capable of performing any work in the national
economy.” Dixon v. Massanari, 270 F.3d 1171,
1176 (7th Cir. 2001); 20 C.F.R. 404.1520.
makes three arguments for reversal of the ALJ's
determination that he was not disabled. First, Adrian argues
that the ALJ's decision to give discounted weight to the
testimony of Ingram and Dr. Valluripalli was not supported by
substantial evidence. Second, Adrian contends that the
ALJ's residual functional capacity assessment was not
supported by substantial evidence. Third, Adrian contends
that the ALJ's evaluation of his subjective symptoms was
legally insufficient. The Court takes each argument in turn.
contends that the ALJ erred by failing to give controlling
weight to Dr. Valluripalli and Ingram's testimony about
Adrian's diagnoses and resulting limitations. A treating
physician's opinion regarding the nature and severity of
a medical condition is entitled to controlling weight if
supported by the medical findings and consistent with
substantial evidence in the record. Gudgel v.
Barnhart, 345 F.3d 467, 470 (7th Cir. 2003); 20 C.F.R.
§ 404.1527(d)(2). When an ALJ declines to give
controlling weight to a treating physician's opinion, he
must provide a sound explanation for the rejection.
Jelinek v. Astrue, 662 F.3d 805, 811 (7th Cir.
2010). Nonetheless, courts uphold “all but the most
patently erroneous reasons for discounting a treating
physician's assessment.” Dixon v.
Massanari, 270 F.3d 1171, 1177 (7th Cir. 2001).
the ALJ had before him the opinions of three treating
psychiatrists, Dr. Carreira, Dr. Puszkarski, and Dr.
Valluripalli. Doctors Carreira and Puszkarski treated Adrian
from May 2013 through March 2015, and consistently concluded
that Adrian had only mild to moderate mental symptoms or
functioning. Dr. Valluripalli first treated Adrian in
September 2015 and appears to have seen him only a handful of
times before submitting a one-page letter stating his
opinions as to Adrian's mental health. That letter,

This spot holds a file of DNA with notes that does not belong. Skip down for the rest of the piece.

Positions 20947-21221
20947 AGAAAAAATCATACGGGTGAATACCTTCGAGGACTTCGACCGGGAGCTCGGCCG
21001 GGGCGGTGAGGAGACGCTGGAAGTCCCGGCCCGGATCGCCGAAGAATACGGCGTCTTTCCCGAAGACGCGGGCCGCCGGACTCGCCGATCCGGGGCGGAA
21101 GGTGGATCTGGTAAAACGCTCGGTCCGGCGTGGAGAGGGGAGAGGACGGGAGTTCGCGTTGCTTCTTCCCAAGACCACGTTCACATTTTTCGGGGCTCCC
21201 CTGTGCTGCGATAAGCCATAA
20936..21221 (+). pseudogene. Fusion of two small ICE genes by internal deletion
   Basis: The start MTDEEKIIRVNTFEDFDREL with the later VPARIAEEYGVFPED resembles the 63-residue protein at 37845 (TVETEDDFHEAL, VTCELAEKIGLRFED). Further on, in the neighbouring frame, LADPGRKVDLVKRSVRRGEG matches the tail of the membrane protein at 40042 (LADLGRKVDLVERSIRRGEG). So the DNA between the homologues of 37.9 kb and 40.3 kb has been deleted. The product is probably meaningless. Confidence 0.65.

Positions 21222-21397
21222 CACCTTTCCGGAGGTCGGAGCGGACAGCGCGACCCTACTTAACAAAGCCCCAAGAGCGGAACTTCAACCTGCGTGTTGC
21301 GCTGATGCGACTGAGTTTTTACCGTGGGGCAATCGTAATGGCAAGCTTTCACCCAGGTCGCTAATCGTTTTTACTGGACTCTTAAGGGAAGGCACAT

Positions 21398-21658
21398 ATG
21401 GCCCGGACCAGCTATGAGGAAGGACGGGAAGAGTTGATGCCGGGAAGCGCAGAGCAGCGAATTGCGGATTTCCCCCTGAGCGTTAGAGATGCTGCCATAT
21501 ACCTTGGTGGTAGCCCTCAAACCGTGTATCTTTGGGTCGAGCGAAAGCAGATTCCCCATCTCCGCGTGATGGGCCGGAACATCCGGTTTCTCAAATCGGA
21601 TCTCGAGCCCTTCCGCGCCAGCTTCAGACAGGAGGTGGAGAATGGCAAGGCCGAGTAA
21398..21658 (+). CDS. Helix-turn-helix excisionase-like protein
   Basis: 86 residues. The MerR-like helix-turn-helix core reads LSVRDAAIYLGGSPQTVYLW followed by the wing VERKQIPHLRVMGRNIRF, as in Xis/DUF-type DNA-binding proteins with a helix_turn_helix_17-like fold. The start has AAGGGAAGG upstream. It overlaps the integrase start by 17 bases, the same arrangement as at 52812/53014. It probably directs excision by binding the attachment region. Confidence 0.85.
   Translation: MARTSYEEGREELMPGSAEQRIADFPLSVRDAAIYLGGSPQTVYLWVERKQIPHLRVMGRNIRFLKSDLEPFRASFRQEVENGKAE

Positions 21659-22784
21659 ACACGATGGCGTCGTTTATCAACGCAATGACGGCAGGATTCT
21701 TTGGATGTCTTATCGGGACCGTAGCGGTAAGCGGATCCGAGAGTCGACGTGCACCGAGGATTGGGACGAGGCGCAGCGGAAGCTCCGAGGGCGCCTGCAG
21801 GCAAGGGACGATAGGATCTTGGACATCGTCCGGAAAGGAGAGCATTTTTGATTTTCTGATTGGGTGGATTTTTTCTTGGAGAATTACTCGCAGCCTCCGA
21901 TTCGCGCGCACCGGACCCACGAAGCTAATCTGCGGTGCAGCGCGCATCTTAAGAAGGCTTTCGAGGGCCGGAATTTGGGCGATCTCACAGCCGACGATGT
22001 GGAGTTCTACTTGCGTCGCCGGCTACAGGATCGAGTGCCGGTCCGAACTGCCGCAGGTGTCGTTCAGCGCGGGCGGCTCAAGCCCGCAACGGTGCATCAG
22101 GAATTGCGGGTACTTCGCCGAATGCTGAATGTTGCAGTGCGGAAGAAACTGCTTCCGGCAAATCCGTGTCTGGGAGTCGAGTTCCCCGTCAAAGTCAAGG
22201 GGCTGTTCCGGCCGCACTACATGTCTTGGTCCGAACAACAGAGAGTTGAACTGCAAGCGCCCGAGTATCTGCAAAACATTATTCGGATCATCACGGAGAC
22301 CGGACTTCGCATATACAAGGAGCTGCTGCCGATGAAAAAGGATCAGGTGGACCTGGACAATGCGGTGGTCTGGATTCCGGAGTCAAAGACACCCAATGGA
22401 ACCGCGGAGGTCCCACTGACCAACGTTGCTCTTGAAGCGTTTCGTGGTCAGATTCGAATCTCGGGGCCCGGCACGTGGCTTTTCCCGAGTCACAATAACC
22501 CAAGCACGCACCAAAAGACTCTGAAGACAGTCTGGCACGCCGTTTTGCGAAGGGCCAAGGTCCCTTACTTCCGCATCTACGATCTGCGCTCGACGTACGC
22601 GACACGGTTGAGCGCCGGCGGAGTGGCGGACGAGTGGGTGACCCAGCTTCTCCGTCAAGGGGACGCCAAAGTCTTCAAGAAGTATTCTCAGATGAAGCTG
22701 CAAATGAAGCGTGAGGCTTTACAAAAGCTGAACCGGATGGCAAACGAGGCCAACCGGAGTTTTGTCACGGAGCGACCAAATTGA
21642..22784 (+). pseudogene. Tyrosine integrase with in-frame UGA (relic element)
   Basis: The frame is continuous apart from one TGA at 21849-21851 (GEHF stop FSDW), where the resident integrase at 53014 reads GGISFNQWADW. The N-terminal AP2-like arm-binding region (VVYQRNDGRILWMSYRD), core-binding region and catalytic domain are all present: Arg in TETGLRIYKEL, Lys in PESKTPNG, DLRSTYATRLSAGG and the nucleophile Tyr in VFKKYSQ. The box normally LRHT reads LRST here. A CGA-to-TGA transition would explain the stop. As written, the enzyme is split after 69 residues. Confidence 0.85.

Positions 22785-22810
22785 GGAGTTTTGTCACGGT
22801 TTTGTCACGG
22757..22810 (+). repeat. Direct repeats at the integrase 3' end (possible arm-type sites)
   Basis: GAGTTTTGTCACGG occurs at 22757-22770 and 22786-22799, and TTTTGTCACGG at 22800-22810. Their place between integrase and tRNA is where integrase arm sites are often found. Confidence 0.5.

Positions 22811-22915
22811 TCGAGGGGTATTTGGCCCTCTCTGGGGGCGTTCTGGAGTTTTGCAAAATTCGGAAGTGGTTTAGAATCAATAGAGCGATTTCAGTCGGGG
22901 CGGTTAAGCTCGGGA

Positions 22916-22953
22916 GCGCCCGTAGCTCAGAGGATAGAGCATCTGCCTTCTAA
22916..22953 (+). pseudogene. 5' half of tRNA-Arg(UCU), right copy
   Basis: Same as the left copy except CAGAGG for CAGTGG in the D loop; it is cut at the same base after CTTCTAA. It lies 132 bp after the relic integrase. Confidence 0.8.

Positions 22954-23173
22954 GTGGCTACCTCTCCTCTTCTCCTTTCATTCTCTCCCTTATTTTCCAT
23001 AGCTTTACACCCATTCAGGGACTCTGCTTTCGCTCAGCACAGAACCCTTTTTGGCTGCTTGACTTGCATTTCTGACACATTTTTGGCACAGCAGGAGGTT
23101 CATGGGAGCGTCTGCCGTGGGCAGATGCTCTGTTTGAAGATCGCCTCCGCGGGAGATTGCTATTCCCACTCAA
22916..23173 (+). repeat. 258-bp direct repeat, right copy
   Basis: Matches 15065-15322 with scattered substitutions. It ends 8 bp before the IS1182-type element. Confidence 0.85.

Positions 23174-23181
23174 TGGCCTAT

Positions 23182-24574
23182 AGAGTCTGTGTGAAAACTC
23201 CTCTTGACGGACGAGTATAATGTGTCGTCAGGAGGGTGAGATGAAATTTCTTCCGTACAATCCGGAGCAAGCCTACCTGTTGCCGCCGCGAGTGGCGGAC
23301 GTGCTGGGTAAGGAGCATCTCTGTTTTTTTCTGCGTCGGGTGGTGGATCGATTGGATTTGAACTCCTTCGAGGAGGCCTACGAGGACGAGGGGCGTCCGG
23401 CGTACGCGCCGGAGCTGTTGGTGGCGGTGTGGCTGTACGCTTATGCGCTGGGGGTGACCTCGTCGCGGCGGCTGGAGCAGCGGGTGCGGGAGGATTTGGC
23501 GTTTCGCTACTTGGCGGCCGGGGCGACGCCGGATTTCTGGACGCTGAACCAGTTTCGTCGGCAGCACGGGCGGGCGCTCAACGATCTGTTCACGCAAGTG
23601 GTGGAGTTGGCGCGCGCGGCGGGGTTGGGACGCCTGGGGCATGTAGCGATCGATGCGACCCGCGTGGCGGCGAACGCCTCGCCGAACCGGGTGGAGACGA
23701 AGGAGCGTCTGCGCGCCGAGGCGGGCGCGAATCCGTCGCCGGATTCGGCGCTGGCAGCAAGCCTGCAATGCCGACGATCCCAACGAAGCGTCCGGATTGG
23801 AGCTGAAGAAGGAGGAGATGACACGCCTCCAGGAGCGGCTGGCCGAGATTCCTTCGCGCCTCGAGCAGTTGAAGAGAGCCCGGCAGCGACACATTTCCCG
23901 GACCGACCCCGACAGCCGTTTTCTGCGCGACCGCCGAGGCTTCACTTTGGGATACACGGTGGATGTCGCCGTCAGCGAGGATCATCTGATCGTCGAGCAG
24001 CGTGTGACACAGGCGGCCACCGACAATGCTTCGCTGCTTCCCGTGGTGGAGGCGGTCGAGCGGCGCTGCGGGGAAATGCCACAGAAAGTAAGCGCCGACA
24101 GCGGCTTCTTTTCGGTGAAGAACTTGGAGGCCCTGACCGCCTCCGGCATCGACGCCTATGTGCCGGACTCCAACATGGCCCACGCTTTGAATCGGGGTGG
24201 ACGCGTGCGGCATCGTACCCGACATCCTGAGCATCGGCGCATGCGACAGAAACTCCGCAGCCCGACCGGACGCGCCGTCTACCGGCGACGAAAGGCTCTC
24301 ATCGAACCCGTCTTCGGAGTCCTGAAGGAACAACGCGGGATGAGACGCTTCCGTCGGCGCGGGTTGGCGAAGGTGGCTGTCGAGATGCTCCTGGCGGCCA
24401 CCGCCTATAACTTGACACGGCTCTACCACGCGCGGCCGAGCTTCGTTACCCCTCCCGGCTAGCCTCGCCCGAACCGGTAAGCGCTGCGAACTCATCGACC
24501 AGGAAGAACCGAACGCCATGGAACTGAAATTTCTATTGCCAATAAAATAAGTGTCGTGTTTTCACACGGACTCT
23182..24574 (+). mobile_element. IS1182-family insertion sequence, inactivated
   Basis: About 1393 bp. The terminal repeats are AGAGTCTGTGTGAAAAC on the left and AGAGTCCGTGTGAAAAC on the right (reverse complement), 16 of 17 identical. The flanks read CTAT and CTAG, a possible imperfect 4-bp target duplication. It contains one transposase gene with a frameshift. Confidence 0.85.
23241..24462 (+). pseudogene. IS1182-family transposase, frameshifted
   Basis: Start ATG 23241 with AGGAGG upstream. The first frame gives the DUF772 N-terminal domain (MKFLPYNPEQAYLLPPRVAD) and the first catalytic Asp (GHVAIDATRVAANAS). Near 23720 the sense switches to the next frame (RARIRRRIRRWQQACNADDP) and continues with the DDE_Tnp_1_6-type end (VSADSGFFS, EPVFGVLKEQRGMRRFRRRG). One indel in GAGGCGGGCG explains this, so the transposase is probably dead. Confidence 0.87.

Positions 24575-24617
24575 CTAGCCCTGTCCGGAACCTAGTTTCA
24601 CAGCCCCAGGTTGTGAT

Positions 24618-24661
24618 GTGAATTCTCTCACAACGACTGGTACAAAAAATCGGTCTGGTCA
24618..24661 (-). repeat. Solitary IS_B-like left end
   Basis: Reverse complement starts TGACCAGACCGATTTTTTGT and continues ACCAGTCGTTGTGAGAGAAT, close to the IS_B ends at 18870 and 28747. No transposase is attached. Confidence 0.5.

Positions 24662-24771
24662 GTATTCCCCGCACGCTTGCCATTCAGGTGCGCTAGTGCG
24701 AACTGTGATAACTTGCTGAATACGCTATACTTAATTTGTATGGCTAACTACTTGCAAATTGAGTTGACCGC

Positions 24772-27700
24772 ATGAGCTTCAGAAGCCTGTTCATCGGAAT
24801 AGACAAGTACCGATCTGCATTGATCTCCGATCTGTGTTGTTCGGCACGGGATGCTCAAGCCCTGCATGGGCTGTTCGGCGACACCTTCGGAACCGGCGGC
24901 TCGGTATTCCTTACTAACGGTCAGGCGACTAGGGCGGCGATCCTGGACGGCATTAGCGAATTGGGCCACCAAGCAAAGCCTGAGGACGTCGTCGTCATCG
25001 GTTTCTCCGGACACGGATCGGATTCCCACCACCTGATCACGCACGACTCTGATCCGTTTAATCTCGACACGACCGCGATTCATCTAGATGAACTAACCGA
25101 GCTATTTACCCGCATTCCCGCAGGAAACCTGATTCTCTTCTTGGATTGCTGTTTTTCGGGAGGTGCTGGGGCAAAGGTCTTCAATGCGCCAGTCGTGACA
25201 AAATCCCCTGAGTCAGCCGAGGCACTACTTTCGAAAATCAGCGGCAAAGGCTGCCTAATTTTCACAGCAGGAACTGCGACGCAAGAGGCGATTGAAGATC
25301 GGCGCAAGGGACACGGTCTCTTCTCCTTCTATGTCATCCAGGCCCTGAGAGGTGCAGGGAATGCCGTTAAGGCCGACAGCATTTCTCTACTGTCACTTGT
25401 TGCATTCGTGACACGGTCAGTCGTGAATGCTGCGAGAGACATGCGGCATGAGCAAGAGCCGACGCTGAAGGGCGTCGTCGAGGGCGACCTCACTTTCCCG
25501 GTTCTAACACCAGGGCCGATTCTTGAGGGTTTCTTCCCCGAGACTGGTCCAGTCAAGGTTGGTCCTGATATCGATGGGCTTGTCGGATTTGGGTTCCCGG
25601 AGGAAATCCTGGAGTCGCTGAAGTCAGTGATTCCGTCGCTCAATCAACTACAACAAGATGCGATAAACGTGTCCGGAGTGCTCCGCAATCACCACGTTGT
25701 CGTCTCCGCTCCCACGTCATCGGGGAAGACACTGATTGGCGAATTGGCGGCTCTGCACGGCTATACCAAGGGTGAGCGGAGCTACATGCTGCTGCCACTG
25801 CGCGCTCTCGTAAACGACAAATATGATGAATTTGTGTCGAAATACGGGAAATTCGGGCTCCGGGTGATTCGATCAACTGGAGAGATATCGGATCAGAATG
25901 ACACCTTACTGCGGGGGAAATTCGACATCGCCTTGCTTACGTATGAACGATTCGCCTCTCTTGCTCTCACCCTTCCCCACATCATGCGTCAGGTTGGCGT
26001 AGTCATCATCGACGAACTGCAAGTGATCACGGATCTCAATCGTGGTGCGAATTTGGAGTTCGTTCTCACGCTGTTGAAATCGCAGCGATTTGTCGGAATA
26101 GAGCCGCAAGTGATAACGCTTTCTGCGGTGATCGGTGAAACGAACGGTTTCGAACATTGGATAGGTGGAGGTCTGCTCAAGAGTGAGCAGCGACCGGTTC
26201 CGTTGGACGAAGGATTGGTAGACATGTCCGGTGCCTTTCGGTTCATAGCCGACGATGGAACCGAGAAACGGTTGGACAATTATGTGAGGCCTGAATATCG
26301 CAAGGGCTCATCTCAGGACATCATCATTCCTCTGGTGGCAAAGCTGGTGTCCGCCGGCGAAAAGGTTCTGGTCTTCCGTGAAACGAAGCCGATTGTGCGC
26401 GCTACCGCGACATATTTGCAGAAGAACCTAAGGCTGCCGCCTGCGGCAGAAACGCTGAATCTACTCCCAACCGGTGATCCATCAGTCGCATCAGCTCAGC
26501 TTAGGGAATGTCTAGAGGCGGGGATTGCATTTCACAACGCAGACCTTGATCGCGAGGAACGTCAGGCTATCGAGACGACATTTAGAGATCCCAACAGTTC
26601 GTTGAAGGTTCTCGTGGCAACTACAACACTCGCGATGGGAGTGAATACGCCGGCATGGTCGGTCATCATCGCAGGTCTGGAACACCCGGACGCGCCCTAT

however, was not specific and appears to have drawn many of
its conclusions from Adrian's medical history and
self-reports rather than a course of diagnosis and treatment.
argues that the ALJ erred in giving little weight to Dr.
Valluripalli's opinion that Adrian's mental disorders
resulted from a childhood traumatic brain injury or
subsequent seizures. Dr. Valluripalli, however, offered no
medical evidence to support his speculative theory, and thus
his opinion on this matter was not entitled to controlling
weight. Neither does the record evidence that Adrian now
cites lend significant support to Dr. Valluripalli's
opinion. The record contains medical records from Lutheran
General Hospital describing a 1993 or 1994 operation
performed on Adrian after a motor vehicle accident (R.
444-445). However, that surgery record contains no references
to a traumatic brain injury or seizures. The record also
contains 1990 test results showing non-specific slowing in
the front of Adrian's brain and learning disabilities,
but those results contain no indication of causation. (R.
further appears to contend that the ALJ should have
considered Dr. Valluripalli's letter to the extent it
identified conditions and symptoms which would logically
impair functionality. The ALJ did consider Dr.
Valluripalli's representations as to Adrian's mental
health when establishing Adrian's mental health history,
despite the fact that the symptoms described appear to have
been predominantly established through self-report rather
than established diagnostic methods. Dr. Valluripalli's
letter failed to offer any opinion about Adrian's ability
to work or propose any work-related restrictions, and the ALJ
was therefore well within his rights to conclude that it did
not identify specific functional limitations. In light of Dr.